The Bishop McGann-Mercy Monarchs are in the zone.
Zonal blocking, a scheme that is becoming more common in high school football, has come to Bishop McGann-Mercy Diocesan High School. McGann-Mercy’s new head coach, Jeff Doroski, has introduced the blocking system to his offensive line, which he considers one of the team’s strengths. In zonal blocking, offensive linemen are responsible for a space, not a man. “Whoever’s there you hit,” said Ray Ellis, a junior left tackle.
Described as a simpler blocking style than that which the Monarchs had previously employed, quickness, timing and footwork are essential. The Riverhead Blue Waves have used zonal blocking for years and have enjoyed great success with it.
“The zone scheme allows us to open some holes and to allow our athlete, which is [running back] Pat Stepnoski, to read the defense a little bit and pick some spots,” Doroski said. “We can get guys up to the second level to get some hits on some linebackers and create some spaces to run.”
Teamwork by this team within a team is important. “Everyone has to think alike,” Ellis said. “Everyone has to have the same idea in their head and be going a hundred percent.”
Three returning starters from last year’s offensive line — Ellis (6 feet, 250 pounds), senior Anthony Heppner (6-3, 260) and junior Jack Strnad (6-1, 200) — are back. Pat Marelli (5-11, 205), who played for Riverhead’s junior varsity team last year, joins the line along with junior Chris Motlenski (5-10, 240), who was promoted from McGann-Mercy’s JV squad.
The projected starting lineup has Motlenski at center, Strnad at left guard, Marelli at right guard, Ellis at left tackle and Heppner at right tackle. James Edmonds (5-10, 230), a senior guard, is fighting for a starting position.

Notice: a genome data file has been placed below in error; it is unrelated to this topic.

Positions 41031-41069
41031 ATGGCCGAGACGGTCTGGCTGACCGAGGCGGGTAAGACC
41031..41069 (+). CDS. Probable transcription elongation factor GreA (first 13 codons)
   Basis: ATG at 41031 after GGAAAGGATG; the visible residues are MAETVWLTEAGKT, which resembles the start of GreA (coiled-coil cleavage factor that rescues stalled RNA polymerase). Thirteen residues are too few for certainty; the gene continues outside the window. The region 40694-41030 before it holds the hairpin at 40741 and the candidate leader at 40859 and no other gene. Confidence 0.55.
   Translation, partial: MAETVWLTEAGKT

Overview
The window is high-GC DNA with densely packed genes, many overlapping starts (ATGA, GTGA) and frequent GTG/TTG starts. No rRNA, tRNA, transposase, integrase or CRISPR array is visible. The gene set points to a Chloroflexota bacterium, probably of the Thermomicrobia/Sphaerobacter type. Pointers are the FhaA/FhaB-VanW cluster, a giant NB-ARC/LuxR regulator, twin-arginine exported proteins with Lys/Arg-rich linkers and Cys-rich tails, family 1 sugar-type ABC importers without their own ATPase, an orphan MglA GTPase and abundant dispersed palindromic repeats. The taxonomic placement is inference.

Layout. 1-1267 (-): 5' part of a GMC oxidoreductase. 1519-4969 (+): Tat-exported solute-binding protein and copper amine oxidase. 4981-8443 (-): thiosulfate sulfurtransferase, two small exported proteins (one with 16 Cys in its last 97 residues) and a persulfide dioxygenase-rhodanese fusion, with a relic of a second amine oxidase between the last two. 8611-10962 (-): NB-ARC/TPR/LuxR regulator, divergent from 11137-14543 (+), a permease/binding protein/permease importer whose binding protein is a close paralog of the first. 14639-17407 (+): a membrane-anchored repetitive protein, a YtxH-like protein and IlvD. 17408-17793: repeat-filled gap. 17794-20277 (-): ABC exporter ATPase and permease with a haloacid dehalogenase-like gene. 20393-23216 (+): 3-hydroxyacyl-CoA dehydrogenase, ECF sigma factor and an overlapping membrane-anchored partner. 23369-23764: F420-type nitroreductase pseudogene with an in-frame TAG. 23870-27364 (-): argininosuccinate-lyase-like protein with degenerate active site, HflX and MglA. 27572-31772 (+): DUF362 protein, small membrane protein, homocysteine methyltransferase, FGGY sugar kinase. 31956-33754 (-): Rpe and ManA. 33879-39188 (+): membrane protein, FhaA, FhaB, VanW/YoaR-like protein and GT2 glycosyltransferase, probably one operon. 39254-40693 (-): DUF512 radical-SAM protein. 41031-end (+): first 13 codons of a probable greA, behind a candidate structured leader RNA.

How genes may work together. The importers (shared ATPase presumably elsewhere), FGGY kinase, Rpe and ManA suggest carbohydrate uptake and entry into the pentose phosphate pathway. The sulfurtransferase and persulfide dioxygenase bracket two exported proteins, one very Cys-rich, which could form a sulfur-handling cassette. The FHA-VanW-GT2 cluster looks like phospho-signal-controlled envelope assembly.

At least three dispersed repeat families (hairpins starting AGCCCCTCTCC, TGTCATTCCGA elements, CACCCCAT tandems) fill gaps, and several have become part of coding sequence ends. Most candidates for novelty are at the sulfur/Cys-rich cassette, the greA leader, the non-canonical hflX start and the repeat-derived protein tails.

“We all know a football team isn’t going to go very far unless it has a good line, on both sides of the ball,” Doroski said. “We’re going to be as good as they are this year. As they get better, we’re going to get better as a team. I think physically, we’re not as tough as we need to be up front yet, but we’re getting better and tougher.”
Big and strong would be the words to describe the group. Marelli can bench 255 pounds and squat 420. Motlenski can dead lift 495 and power clean 195.
“I’d say all of them, for their individual sizes, they’re very strong,” Doroski said. “All of them did very well in the weight room. … All of the linemen did more than we’ve ever seen in the past here as far as our strength goes, so that’s encouraging.”
For big, strong linemen, though, they have good footwork, too, said Doroski. “The biggest thing is the footwork,” he said. “That’s the challenge that these guys are having right now. But as they begin to rep that more and they trust their footwork to get them to where they want to be, the better they’re going to become, and we’ve already seen in the past week and a half the improvements.”
The other big change on the line is the move of Motlenski to center, a position he had never played before. With the graduation of Ryan Heimroth in June, the Monarchs were looking for a new center. Doroski asked Motlenski if he could snap the ball, and he said he would give it a try.
So, how is life as a center going?
“They say I’m doing good, so I guess I’m doing pretty good,” Motlenski said. “I guess once we start having scrimmages and stuff like that I’ll see more of how it is because I’ve never played it before in a game, so I don’t know what it’s like.”
Motlenski played guard and tackle for the JV team last year. A learning curve is involved with his new position, which is a complex one. But Motlenski knows what the most important part of his new job is.
“Make sure the snap’s good,” he said. “It doesn’t happen a lot, but I’ve had a few bad snaps, and it ruins the entire play. Obviously, you got to worry about getting the snap up and then going to make your block.”
Doroski said Motlenski has done a lot of work in the offseason and fits the mold well as the team’s new center.
“It’s a hard position to learn, and once he gets more game time, more game experience there, the better he’s going to get,” the coach said. “… He’s a smart kid. He’s able to make the calls that we need him to make up front, so we’re looking forward to watching him get better as the year goes on.”
Progress is being made with the zonal blocking, Monarchs say. That is a comfort to the McGann-Mercy coaching staff, Stepnoski and Keith Schroeher, the quarterback.
“We don’t get credit,” Ellis said. “All the running backs, they get the credit, but it starts with us. If we don’t do our job, they can’t do their job.”